The lead singer of Stereofresco
Probably. You can prove me wrong in the comments section, I guess. But still, it’s not like we’re talking about the fucking Beatles here. John Everyman would have no clue what this lyric is about. But then again, John Everyman probably would only recognize Harvey Danger if you hummed to him, “they did that paranoia paranoia everybody’s coming to get me song,” so John Everyman can go to hell.
2. Art Brut- About Half of Their Songs
We’re going to be the band that writes the song
That makes Israel and Palestine get along
But I’m drunk when I text
So I send post soothing out
I can’t believe I’ve only just discovered the Replacements
Art Brut, after three albums, is starting to have backlash for their quirky, carefree musical style. Well, that’s what writers say anytime a new Art Brut side project is announced- their albums still are pretty well received by critics initially. And while Art Brut is scientifically awesome, it’s a pretty safe bet that a generation down the line, half of the lyrics Art Brut writes will come off as some sort of weird time capsule of the beginning of the social media generation. They’re aware of this, and it’s why their songs are so good, but at the same time, generations down the line, some of their lyrics will be incomprehensible.
We can just look at the above lines, which is just a sampling. The Replacements? They weren’t exactly a band everyone knows- which is sort of what Eddie Argos means with that whole “I’ve only just heard of these guys!” thing. That line works a lot better for most Art Brut fans, since even those who did not already know of the band probably heard of them since “Let It Be” by The Replacements literally was re-released months before the Art Brut song came out.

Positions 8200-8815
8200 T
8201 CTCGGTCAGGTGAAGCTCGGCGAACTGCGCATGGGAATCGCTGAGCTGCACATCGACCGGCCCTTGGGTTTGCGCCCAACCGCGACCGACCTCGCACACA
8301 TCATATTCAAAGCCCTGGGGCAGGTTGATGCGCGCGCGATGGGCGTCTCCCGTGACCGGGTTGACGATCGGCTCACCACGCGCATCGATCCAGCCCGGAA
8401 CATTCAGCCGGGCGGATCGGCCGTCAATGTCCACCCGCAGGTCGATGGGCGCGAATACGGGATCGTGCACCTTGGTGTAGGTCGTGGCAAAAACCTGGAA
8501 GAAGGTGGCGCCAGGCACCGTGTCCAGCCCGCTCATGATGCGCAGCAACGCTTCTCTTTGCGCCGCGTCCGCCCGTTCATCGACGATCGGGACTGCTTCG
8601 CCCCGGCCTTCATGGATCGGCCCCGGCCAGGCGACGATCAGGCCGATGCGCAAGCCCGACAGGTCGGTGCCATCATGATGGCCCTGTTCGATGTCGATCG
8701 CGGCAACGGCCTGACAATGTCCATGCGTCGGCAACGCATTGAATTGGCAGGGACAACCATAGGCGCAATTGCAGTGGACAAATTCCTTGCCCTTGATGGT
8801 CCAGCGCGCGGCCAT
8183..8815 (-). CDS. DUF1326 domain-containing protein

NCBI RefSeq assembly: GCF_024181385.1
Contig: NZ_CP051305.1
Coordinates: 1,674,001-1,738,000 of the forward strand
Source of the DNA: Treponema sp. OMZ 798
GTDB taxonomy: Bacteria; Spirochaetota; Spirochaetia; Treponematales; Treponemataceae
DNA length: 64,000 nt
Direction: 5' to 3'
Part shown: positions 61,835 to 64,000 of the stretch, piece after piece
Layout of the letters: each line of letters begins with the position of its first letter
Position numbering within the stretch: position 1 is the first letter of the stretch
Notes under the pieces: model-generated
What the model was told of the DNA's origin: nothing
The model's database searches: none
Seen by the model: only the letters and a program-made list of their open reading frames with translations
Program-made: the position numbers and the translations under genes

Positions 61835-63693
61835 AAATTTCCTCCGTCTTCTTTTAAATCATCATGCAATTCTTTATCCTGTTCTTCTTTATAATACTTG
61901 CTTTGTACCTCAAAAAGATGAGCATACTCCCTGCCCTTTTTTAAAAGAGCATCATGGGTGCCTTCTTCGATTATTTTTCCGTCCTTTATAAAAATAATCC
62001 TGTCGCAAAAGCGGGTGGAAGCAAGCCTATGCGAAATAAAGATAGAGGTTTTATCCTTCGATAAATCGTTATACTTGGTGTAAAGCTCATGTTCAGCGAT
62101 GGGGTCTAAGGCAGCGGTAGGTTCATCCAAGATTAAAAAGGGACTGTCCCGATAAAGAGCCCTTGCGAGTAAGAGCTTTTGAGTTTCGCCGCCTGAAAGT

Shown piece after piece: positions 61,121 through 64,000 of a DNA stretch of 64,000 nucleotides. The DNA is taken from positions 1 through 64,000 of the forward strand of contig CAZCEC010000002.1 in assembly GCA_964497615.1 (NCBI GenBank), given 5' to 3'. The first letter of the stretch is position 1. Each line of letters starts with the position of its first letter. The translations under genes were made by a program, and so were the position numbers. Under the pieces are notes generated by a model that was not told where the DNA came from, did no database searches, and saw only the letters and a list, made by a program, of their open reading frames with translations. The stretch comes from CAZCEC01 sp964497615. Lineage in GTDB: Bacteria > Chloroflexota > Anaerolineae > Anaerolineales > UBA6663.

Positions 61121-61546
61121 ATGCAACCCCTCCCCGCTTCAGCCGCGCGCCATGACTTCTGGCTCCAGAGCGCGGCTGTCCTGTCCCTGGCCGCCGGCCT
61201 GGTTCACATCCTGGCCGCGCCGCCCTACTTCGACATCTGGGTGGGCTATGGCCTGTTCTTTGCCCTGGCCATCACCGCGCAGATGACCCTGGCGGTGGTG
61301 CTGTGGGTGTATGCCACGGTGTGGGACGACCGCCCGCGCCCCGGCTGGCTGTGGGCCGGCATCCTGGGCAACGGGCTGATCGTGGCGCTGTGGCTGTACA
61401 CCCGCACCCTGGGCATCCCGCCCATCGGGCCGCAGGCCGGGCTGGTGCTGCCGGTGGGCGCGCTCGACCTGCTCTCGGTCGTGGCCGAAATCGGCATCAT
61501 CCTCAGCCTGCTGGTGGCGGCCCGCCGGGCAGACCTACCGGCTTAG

Or, texting. Let’s look at how they talk about texting. Texting is pretty awesome, but the concept of waking up hungover and sending a group text apologizing for whatever you did the night before (as seen in “Alcoholics Unanimous”) isn’t guaranteed to be something that…happens in the future. For all we know, texting will go the way of sending postcards or having pen pals.
What the fuck is that, and why is it leaking letters onto that wood pulp?
But as far as things that might not age well, sure they’ve got a lot of that. But they’ve had lyrics that stopped working less than a year after they were recorded. During Art Brut’s first tour of America, they had to change the lyrics of the track “Formed a Band,” since the line about making Isreal and Palistine getting along didn’t really work at the time, since they were getting along. Of course, instead they took credit, changing their lyrics in concert to “we ARE the band that wrote the song that made Isreal and Palestine get along- next is India and Pakistan. Easy Peazy.”
That’s right. Their lyrics stop making sense between the recording and the touring process. That’s like writing a song about John McCain winning the presidential election in August of 2008, and then having a “fuck me” moment when you realize that you can’t think of any words that rhyme with “Obama”.
1. Billy Joel – We Didn’t Start the Fire
Every damn lyric in that damn song except for “We Didn’t Start the Fire”. Every damn one.
Let’s take a look at a screen shot of how one lyrics website decided to post the lyrics for this song. It literally makes you feel like Russell Crowe in a Beautiful Mind, trying to piece together gibberish into Soviet codes.
What the shit?
Billy Joel didn’t write any lyrics for this song, he wrote a list. And not even a coherent list, he just rambles off pronouns and events like Rainman talking about his favorite historical and pop culture events since 1949. Seriously, Billy Joel’s driving through these like he drives through trees- fast, hard, and probably a little drunk.
The only thing more terrifying than the sheer amount of pop culture references in this song is the prospect of Billy Joel deciding to make a sequel to the song, just to put us all to shame for the things we all embraced in the 90’s and 00’s.
Oh God…please don’t do it, Mr. Joel. I don’t care how much money they offer you…please… just say no…